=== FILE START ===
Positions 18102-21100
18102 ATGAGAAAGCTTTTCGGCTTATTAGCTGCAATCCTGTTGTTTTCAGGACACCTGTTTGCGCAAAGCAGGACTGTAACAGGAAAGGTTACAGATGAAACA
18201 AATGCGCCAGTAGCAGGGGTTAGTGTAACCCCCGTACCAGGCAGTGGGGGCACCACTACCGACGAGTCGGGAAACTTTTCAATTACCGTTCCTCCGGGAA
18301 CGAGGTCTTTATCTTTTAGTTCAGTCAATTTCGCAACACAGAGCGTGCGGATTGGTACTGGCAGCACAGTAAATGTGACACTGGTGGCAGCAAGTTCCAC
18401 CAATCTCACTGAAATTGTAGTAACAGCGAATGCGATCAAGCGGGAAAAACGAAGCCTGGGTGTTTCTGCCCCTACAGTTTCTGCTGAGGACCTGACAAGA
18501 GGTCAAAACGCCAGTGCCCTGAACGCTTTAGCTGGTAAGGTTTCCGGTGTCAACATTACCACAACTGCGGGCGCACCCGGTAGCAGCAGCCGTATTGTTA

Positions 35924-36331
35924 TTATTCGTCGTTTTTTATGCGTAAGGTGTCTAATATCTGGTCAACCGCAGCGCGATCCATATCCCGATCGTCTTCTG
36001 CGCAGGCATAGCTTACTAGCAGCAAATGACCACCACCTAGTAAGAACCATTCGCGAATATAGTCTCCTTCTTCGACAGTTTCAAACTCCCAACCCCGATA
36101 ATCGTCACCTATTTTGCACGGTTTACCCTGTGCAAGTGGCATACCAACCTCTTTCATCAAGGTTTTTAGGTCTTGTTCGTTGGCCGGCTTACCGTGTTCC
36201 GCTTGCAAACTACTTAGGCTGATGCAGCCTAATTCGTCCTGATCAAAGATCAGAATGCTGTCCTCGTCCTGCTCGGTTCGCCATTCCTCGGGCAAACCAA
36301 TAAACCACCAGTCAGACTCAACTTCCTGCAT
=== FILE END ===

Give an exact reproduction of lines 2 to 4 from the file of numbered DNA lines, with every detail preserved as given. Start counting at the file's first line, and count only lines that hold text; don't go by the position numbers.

18102 ATGAGAAAGCTTTTCGGCTTATTAGCTGCAATCCTGTTGTTTTCAGGACACCTGTTTGCGCAAAGCAGGACTGTAACAGGAAAGGTTACAGATGAAACA
18201 AATGCGCCAGTAGCAGGGGTTAGTGTAACCCCCGTACCAGGCAGTGGGGGCACCACTACCGACGAGTCGGGAAACTTTTCAATTACCGTTCCTCCGGGAA
18301 CGAGGTCTTTATCTTTTAGTTCAGTCAATTTCGCAACACAGAGCGTGCGGATTGGTACTGGCAGCACAGTAAATGTGACACTGGTGGCAGCAAGTTCCAC